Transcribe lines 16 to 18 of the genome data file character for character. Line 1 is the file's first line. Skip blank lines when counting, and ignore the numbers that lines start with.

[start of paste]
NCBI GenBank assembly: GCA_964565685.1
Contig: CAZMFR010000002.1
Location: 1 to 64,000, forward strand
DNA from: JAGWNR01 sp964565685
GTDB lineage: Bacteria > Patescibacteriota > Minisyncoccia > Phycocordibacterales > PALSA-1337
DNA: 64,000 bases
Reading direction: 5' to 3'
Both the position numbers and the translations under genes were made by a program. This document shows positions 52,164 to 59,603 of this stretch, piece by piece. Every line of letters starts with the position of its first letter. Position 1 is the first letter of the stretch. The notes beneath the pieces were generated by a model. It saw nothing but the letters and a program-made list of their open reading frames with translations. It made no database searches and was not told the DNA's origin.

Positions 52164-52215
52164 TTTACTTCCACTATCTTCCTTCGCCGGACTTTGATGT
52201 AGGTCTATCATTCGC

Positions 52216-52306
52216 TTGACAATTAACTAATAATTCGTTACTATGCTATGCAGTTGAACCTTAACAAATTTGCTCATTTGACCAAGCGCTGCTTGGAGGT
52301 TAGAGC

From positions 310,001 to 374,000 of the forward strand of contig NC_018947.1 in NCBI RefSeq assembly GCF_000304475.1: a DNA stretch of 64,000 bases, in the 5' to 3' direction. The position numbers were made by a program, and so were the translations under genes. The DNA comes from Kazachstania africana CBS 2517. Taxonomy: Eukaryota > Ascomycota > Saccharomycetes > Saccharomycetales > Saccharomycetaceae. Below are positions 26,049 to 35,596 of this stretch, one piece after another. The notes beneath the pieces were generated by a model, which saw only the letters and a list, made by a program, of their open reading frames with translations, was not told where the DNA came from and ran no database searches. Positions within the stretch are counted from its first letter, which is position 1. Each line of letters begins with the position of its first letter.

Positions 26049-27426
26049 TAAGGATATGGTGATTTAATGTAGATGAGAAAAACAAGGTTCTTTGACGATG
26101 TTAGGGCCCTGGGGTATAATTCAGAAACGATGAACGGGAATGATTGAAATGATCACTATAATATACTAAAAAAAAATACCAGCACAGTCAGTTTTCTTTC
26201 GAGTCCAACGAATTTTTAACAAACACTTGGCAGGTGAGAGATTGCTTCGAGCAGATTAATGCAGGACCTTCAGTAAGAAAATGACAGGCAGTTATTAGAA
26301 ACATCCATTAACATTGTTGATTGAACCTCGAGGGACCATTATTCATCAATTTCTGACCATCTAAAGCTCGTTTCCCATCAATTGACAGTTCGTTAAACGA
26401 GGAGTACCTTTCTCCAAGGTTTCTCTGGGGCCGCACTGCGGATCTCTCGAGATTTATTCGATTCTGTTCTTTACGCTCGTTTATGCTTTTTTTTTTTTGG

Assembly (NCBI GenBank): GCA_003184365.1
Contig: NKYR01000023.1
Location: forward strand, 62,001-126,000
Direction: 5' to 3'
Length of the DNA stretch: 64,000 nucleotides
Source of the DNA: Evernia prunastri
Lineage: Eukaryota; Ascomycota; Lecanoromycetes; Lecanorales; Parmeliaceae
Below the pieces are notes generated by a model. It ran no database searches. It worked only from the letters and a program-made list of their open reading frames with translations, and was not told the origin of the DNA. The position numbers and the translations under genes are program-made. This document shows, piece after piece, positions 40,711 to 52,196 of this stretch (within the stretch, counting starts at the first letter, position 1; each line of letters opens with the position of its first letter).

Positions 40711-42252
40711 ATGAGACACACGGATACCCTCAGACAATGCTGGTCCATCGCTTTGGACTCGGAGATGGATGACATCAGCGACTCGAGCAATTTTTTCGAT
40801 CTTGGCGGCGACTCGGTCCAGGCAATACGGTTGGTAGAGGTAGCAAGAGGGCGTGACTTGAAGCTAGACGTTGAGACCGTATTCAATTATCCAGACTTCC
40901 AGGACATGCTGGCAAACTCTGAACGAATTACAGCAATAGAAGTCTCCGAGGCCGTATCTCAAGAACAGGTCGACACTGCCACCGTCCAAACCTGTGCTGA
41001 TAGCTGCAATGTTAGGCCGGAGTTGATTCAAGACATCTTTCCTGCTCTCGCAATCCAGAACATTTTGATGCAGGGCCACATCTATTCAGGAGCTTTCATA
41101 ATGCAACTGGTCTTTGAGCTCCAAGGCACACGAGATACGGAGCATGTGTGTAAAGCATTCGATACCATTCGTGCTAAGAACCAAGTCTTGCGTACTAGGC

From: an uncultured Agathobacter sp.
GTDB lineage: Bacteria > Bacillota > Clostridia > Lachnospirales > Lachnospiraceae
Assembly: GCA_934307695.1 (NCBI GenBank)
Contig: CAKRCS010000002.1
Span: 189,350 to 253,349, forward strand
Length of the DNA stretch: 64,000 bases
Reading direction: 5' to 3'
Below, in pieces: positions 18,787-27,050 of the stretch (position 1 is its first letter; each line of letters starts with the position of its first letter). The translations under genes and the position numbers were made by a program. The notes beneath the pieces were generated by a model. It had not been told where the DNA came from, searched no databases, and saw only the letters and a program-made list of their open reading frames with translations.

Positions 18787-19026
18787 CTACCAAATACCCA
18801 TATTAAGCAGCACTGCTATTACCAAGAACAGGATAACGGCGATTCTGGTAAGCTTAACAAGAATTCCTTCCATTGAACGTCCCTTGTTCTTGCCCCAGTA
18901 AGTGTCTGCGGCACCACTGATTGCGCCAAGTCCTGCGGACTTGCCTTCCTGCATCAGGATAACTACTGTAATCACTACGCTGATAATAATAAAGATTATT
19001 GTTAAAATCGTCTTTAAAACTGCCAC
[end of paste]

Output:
Positions 26049-27426
26049 TAAGGATATGGTGATTTAATGTAGATGAGAAAAACAAGGTTCTTTGACGATG
26101 TTAGGGCCCTGGGGTATAATTCAGAAACGATGAACGGGAATGATTGAAATGATCACTATAATATACTAAAAAAAAATACCAGCACAGTCAGTTTTCTTTC